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It’s not easy for child stars to make the transition to adult roles. And it’s even harder when they choose material like Sex Ed, in which Haley Joel Osment plays a virginal middle school teacher who lands the titular assignment for which he’s sadly not qualified. While Isaac Feder‘s raunchy comedy gives the Sixth Sense star the opportunity to roll a condom over a banana and talk really dirty, it offers precious little to even the most undemanding audiences.
In a presumed nod to his most famous role, the actor plays Eddie Cole — Cole was the first name of the young boy who saw dead people — who can’t seem to escape the specter of sex even though he isn’t getting any. A pair of customers at the bagel shop where he works ask if they can use the bathroom for a quickie in which the young woman can enjoy a “cock bagel.” Returning to his apartment, he discovers his womanizing roommate (Glen Powell) about to get it on with his latest conquest (Castille Landon). And when he finally lands a gig at a local school, it’s not teaching algebra but rather sex education to a classroom full of highly curious youngsters who keep asking inappropriate questions.
Nonetheless, Eddie soon warms up to his new position, especially when he meets Pilar (Lorenza Izzo), the beautiful older sister of one of his students. Unfortunately, she already has a boyfriend, the macho Hector (Ray Santiago), who doesn’t take kindly to the new interloper.
Eddie’s problems continue to escalate. He lands in jail after an ill-fated attempt at purchasing the services of a beautiful hooker who turns out to be a man and incurs the wrath of the reverend father (Chris Williams) of one of his more rambunctious students (Isaac White).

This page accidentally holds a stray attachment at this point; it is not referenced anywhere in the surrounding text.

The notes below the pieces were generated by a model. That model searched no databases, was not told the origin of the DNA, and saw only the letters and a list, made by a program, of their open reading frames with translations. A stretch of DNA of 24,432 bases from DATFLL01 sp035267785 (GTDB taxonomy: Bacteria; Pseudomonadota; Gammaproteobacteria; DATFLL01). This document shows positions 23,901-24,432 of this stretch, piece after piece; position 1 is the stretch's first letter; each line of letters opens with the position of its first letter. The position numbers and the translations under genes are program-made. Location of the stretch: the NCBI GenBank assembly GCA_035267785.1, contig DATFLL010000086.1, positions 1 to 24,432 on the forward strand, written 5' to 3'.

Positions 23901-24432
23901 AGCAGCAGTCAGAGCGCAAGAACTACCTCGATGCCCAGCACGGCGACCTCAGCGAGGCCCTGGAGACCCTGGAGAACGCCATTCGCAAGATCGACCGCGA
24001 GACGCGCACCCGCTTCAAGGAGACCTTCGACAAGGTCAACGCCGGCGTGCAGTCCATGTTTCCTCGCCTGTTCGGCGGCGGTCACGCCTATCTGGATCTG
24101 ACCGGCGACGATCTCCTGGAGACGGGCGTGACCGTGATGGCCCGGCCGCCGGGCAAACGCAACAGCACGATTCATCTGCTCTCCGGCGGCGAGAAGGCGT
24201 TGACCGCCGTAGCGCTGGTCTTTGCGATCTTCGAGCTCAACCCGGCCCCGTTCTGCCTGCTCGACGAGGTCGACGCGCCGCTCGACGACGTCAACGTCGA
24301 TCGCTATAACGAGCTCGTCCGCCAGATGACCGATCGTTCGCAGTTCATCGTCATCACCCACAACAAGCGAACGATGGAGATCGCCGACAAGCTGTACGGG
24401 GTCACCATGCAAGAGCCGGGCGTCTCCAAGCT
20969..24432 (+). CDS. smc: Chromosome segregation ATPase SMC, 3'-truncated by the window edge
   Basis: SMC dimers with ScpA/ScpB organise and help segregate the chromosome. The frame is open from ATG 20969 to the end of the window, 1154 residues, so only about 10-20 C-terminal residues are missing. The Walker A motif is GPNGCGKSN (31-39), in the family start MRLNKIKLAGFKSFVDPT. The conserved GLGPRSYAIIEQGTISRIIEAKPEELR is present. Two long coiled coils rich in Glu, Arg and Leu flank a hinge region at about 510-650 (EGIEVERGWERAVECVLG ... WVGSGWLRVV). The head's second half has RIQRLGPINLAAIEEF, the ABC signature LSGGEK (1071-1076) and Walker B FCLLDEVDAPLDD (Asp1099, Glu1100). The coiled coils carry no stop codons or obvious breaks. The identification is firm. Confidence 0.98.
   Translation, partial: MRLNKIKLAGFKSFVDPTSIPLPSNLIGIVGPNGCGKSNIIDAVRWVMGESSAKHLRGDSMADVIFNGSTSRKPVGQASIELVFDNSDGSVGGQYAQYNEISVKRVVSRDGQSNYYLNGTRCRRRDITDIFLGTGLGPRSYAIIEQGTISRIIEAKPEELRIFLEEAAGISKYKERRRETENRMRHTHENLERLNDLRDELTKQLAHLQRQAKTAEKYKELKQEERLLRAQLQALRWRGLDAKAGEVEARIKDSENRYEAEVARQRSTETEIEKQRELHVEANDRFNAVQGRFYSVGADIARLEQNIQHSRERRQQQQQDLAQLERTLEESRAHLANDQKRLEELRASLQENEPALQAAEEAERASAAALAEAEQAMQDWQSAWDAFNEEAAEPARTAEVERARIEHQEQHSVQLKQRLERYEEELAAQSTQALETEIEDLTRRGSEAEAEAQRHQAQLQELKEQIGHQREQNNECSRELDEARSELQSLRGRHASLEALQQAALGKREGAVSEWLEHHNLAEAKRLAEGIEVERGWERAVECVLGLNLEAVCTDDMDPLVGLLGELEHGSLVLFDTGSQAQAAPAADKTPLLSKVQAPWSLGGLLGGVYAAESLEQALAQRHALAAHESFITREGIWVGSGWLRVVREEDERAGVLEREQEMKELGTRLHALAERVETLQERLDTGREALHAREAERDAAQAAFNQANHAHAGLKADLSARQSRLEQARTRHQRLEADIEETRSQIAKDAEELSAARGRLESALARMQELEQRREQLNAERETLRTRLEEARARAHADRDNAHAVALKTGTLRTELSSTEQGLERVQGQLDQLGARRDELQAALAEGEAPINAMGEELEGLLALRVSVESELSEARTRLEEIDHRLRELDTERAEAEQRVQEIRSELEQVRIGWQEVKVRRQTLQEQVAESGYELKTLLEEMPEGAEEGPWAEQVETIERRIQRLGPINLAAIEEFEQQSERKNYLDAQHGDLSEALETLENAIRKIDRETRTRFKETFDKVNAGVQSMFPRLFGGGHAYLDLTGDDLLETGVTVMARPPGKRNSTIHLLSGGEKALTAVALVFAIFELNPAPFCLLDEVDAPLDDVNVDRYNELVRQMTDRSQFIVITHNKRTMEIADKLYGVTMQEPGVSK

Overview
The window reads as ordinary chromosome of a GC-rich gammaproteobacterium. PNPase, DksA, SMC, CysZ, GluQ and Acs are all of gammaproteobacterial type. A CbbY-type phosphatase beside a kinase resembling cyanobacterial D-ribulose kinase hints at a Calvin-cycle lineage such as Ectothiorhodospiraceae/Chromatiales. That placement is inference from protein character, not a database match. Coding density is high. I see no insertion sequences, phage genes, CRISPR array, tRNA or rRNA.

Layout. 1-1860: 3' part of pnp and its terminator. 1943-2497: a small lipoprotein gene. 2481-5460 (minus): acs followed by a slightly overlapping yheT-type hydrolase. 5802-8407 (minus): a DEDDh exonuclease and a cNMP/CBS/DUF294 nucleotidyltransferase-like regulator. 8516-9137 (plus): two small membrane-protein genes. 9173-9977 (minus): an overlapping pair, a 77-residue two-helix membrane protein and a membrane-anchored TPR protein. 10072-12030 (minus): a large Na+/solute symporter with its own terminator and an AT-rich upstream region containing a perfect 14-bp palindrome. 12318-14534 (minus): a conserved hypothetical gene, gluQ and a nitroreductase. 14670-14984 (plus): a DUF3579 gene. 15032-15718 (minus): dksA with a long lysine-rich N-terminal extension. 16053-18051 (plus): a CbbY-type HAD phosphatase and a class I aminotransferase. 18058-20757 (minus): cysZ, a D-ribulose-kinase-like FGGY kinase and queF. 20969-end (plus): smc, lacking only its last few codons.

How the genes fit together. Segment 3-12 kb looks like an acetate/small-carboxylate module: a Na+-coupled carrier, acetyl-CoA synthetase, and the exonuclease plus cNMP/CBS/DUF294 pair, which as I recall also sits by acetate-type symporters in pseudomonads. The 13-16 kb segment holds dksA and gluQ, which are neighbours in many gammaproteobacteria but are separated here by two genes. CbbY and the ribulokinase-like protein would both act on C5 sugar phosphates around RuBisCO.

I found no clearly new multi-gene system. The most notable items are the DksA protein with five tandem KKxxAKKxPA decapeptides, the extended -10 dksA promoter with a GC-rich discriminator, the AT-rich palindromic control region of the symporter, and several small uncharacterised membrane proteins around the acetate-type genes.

Screenwriter Bill Kennedy half-heartedly attempts to make some relevant points about society’s hypocritical attitudes toward educating its young people about sex, but the film is essentially a lowbrow comedy in which a young woman asking her boyfriend, “If I was in a bar and had jizz on me, would you still come up and talk to me?” is considered a serious question. Although not as serious as the discussion about whether the gay characters on the sitcom Modern Family are tops or bottoms.
The sad-sack Eddie, who played the least sexy instrument in his high school jazz band, the oboe, is hardly an appealing character. But he shines in comparison to the film’s female characters, who apparently find the prospect of relieving him of his virginity a huge turn-on.
There are some amusing moments, mostly provided by the reliable Matt Walsh (Veep), delivering a hilariously deadpan comic turn as Eddie’s supervisor, whose idea of sage wisdom is never going to a strip club in your own town. Osment mainly wanders through the proceedings looking embarrassed, and it feels more than appropriate.
Production: Sweet Tomato Films, Ikeymo
Cast: Haley Joel Osment, Glen Powell, Lorenza Izzo, Matt Walsh, Retta, Laura Harring, Kevin Hernandez, Chris Williams
Director: Isaac Feder
Screenwriter: Bill Kennedy
Producers: Dori Sperko, Elayne Schneiderman Schmidt, Monika Casey, Stephen Feder
Executive producer: Thomas E. Kelly
Director of photography: Brian Burgoyne
Production designer: Theresa Guleserian
Editor: Christopher Gay
Costume designer: Phoenix Mellow
Composer: Alexander Kemp
Casting: Danielle Aufiero
No rating, 92 minutes